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Game Recap: Astros fall Just Short in Exciting Comeback Thriller. Rangers 11, Astros 10.

Five solo home runs by Astros hitters not enough to overcome second straight starting pitcher meltdown.

MLB: Houston Astros at Texas Rangers Ray Carlin-USA TODAY Sports

Last night All-Star Gerrit Cole surrendered the most runs in any game in his career. And despite out hitting the Rangers 11-10, the Astros fell to the Rangers 9-4.

Today, this young season’s best Astros starter, Collin McHugh, surrendered the most runs in any game in his career. And despite five home runs, the Astros fell to the Rangers 11-10.

Credit to the Astros for courage and persistence. At one point down in the game by the score 10-1, the Astros battled back until, by the top of the ninth, they were only down 11-8. They proceeded to score two runs on the Rangers’ closer, but with the bases loaded former Ranger Robinson Chirinos struck out, and the Rangers hung on by a lucky toenail.

Just as they did last night, the Rangers got an early start on the Astros’ starter, this time Collin McHugh. Shin-Soo Choo opened today’s game, like last night’s, with a double, followed by an Elvis Andrus hit by pitch. Another major nemesis in this series, the greatly improved Joey Gallo, tripled in both base runners, and himself scored on a Hunter Pence sacrifice fly. Yeah, that Hunter Pence. You’ll hear more about him later.

The Astros managed to get one run back in the third when Robinson Chirinos opened the inning with a double, and later scored on a Michael Brantley sac fly. But in the bottom of the inning the Rangers added four more runs on the strength of an Elvis Andrus RBI double, a two run Hunter Pence homer, which the old man hit 456 feet, followed immediately by a Logan Forsythe dinger, his first of the year.

The Rangers added three more runs in the fourth when Elvin Andrus plated two runs on a bases loaded double just off the glove of center fielder Tony Kemp at the wall. This hit sent McHugh to the showers, but the following run allowed by Framber Valdez on a Joey Gallo sacrifice fly was charged to McHugh, who allowed ten runs, nine earned.

Just for an additional touch of strangeness, the Gallo sac fly was the first in his career.

(editor’s note: Jake Marisnick would have caught that fly ball to center. Just saying)

McHugh faced 21 batters, and only got one strikeout. His ERA started today at 1.96, but now stands at 4.78 for the season. On the other hand McHugh’s counterpart and today’s winning pitcher, Shelby Miller, exceeded expectations. Starting the game with an even 9.00 ERA, he surrendered three earned runs in 5.1 innings and had much better command of his pitches than he had shown earlier in the year.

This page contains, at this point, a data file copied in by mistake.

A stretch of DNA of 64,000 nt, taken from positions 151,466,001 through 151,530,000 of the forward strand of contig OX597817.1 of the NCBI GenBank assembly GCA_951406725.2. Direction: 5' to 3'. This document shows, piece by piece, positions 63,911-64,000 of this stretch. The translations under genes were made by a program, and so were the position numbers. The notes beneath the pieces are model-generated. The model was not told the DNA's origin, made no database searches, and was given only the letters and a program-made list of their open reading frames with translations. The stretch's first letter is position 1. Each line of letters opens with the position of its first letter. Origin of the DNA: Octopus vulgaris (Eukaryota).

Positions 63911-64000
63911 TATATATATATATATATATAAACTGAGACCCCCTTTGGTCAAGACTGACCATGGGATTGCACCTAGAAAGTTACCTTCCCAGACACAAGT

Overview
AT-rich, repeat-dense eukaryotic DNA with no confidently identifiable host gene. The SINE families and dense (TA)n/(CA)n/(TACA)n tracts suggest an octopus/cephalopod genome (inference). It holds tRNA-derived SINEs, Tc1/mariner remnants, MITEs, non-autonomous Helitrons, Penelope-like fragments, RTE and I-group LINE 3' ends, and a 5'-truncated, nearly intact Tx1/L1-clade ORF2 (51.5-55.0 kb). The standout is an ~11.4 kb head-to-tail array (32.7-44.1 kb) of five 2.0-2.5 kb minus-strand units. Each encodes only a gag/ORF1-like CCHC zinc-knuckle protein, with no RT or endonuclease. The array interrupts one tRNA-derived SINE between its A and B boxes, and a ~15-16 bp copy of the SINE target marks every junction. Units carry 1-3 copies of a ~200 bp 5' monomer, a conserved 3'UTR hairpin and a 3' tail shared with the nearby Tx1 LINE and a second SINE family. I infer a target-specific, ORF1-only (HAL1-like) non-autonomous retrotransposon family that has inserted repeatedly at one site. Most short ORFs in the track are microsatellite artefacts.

In the sixth inning, down 10-1, the Astros began chipping away. Alex Bregman led off with a solo smash to center field, and on the next pitch Michael Brantley hit one just slightly to the right of where Bregman’s landed.

These homers chased Miller, but Jeffrey Springs found the Astros bats no more accommodating, as Josh Reddick greeted him with a single, Aledmys Diaz then tripled on a misplay by Delino DeShields in center, and Robinson Chirinos sacrificed Diaz on a fly ball to right field. The Astros had cut the lead to 10-6.

But in what was perhaps the most unfortunate play during a weekend of unfortunate plays, the Rangers added one more all-important run in the bottom of the sixth. As is his wont, Framber Valdez, still in for McHugh, walked the first two batters, but then got a double play, leaving a runner on third with two outs. Joey Gallo then hit an infield pop up so high, that literally no one on the Astros near it could see it. So, for the second game in a row, a pop up with a .010 chance of being a hit, ended up as a decisive event in the game. The fly ball fell to the ground, and the runner on third scored the Rangers’ 11th run.

Even more ironic, the ground ball pitcher Valdez almost never allows infield fly balls. Never. And when he finally did, it dropped for what turned out to be the game winning hit. (Credit to TCB’s Reillocity for that tidbit)

Despite misfortune, no one can accuse the Astros of helpless submission to inevitable defeat. In the eighth they added two more runs on solo homers by Carlos Correa and Josh Reddick against Brett Martin. This brought the score to 11-8, as relievers Will Harris and Ryan Pressly were able to hold the Rangers in the seventh and eighth innings.

In the top of the ninth, the Rangers brought their premier, although struggling of late, closer, Jose Leclerc, to shut down the Astros and take the series. George Springer, who is on pace for a career year, rudely welcomed Leclerc with a lead-off homer to make it a two run game. It was his seventh of the year, which leaves him fourth in the AL, one behind teammate Jose Altuve.

Alex Bregman then walked on a close 3-2 pitch, but the next two batters were retired by Leclerc. But seemingly rattled, Leclerc walked the next three batters, the third of which, pinch hitter Jose Altuve, brought in another run, bringing the score to 11-10.

Leclerc was replaced, and Shawn Kelley was brought in to face former Ranger Robinsion Chirinos, whose OPS this year is .883. Chirinos had a couple of good cuts on some hanging sliders, but couldn’t straighten them out. He eventually went down swinging, leaving the Stros’ miracle comeback one run short.

For the three game series the Rangers outscored the Astros 22-21. Are they importing Rockie Mountain air to Arlington in the Springtime?

Today the Astros begin a three game series against the red-hot Minnesota Twins. Jake Odorizzi faces our own Brad Peacock in a 7:10 CDT game at Minute Maid Park.

TCB will post a question and answer series in which the Twinkies staff and the TCB staff ask and answer each other questions.

Box score and videos HERE.